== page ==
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Applied Worldwide blogger Jimoh Faruk Moses writes about how Covid-19 has changed daily life in our society.

The Changed Society: New Life in the COVID-19 Pandemic

The analysis of the 17th and 18th century pandemic outbreaks shows that its comeuppances are not limited to the tangible. Social relations and the human behavioral patterns are also impacted by widespread epidemics. As is evident, change has garnered a forced rate since the outbreak of COVID-19. The society has been influenced by these geometrical transformations.

COVID-19 did not just alter our day-to-day lives, but it also imparted knowledge in its variety. It has changed people’s perspective about life, in the negative and positive vein. The socio-economic and religious activities of the people also experienced intensive change. We all want things to be the same again, yet the truth is that what has happened cannot be undone. We can only move past it. The reminiscence of our former cultures would bring with it a reminder of COVID-19. A lot of things have been static, and as same as ever. Some things however, and some people have become memories, and cease to exist in our new reality.

Perhaps a while before the pandemic, one would never envisage that we would be observing social distancing. Hugs and handshakes were the tradition. In the past one could stand without a care for nothing, at religious congregations, marriage ceremonies, parties, schools, markets etcetera. When social distancing is eventually scrapped, and the pandemic is gone, history shall not forget it. That the human behavior was modified by COVID-19 during a period of time is a story to be retold to the next generation.

Now we can joke about the intimacy we had with our technological tools. Who knew that those phones and computers would be the only succor at a particular time, whence boredom was at its peak? More than ever, people embraced the world of technology for communication and leisurely activities during the lockdown. Families became closer than ever. The realization that when we are together, nothing matters, dawned on us. A lot of families were separated by busy work schedules, education and other trivial matters. This era taught us how much we can survive as one. Perhaps it was food and income scarcity, fear, boredom or loss, we survived it together.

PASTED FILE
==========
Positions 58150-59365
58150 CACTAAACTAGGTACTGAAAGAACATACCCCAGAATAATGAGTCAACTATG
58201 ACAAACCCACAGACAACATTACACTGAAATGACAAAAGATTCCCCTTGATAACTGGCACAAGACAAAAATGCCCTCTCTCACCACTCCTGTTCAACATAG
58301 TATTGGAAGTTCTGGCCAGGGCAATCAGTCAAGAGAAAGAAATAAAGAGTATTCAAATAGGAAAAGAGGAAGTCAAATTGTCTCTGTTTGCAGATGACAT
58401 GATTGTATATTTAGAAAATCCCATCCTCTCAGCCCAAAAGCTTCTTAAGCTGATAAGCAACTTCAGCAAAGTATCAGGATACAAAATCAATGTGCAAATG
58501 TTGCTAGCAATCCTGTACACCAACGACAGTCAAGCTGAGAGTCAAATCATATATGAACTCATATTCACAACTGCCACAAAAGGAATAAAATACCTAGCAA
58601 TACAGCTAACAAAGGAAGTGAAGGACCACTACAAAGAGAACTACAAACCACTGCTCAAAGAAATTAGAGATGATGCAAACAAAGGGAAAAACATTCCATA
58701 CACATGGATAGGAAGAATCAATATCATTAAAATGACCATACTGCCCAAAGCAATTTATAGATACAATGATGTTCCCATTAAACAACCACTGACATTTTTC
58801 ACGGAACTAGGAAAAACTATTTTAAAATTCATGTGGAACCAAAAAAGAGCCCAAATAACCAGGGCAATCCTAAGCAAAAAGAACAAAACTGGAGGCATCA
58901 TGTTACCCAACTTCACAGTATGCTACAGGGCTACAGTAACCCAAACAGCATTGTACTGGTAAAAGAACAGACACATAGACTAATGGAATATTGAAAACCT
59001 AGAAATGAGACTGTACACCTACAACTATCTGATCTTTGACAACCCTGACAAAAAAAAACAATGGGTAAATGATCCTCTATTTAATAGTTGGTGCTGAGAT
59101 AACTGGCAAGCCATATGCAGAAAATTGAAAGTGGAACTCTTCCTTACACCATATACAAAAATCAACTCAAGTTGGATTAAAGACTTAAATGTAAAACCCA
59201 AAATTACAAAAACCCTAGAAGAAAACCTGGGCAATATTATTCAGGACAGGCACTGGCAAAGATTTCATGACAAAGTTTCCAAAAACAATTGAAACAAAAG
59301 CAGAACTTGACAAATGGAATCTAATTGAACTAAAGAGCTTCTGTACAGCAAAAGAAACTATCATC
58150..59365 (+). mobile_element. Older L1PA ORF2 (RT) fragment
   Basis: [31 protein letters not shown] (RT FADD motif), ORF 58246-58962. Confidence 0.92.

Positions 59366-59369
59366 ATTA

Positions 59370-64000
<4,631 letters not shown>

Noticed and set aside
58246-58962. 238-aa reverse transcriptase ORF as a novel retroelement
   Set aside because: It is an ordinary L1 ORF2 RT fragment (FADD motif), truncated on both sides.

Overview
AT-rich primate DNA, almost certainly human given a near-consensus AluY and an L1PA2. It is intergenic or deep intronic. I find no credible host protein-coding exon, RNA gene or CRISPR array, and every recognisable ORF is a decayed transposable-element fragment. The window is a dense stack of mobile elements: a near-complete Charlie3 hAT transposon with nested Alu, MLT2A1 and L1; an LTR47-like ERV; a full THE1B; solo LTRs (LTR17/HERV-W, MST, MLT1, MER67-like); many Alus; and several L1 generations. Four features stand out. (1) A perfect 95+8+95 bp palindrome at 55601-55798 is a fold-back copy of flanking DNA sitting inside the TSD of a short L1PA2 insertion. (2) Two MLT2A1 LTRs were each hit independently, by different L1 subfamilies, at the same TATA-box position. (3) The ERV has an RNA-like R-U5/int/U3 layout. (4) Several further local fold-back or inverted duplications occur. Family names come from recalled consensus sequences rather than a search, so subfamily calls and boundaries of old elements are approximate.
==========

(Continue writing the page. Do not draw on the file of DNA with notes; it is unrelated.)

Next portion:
We would remember the face mask as the fashion-in-vogue during this era. We can remind ourselves of how we found joy in anguish, by sewing masks that were a match with our dresses. I had learnt that masks are for travelers, laborers, or the asthmatic, but now the narrative has changed. Masks are worn by those who are on the quest for survival. Everyone who wants to live through this deadly virus has adopted this gear.

During the pandemic, there were relatable situations in which people were forced to the wall due to poverty. Robbery cases were typical. Some people betrayed their principles just to survive. Crises broke out within families who were unable to balance the impact the pandemic had on their psychology. Depression drove people down the drain. Those who were not killed by COVID-19 had died by overwhelming themselves. The government issued palliatives, but that could not suffice in catering for the poverty-stricken, because it did not reach the people who truly needed it. Mismanagement and embezzlement prevailed. It became a survival of the fittest.

In addition, these endless programs streamed via television, radio and all social media platforms tried to aid students in learning from home. Some schools taught their pupils through zoom and Google classroom. Despite the closure of schools, students could still develop their aptitude, and were able to catch up even though they were offered instant promotion as soon as they resumed for the new school year. However, this was not entirely successful since the underprivileged were left out. Not every child has access to technology. It should be noted that after COVID-19 the number of out-of-school children increased.

The statement made by Arabian sociologist, Ibn Khaldun, in his book Muqaddama that “in any circumstance of pandemic, the fate of life will change, and the change, which may be positive or negative,” proves how much pandemics affect social behavior. The same adheres in the case of the COVID-19 pandemic. We all can discern the truth from our experience.

Jimoh Faruk Moses

Jimoh Faruk Moses is a Biochemist from Ahmadu Bello University, Zaria. He is a creative writer and poet. He was published in Opinion Nigeria and People's Daily Newspaper.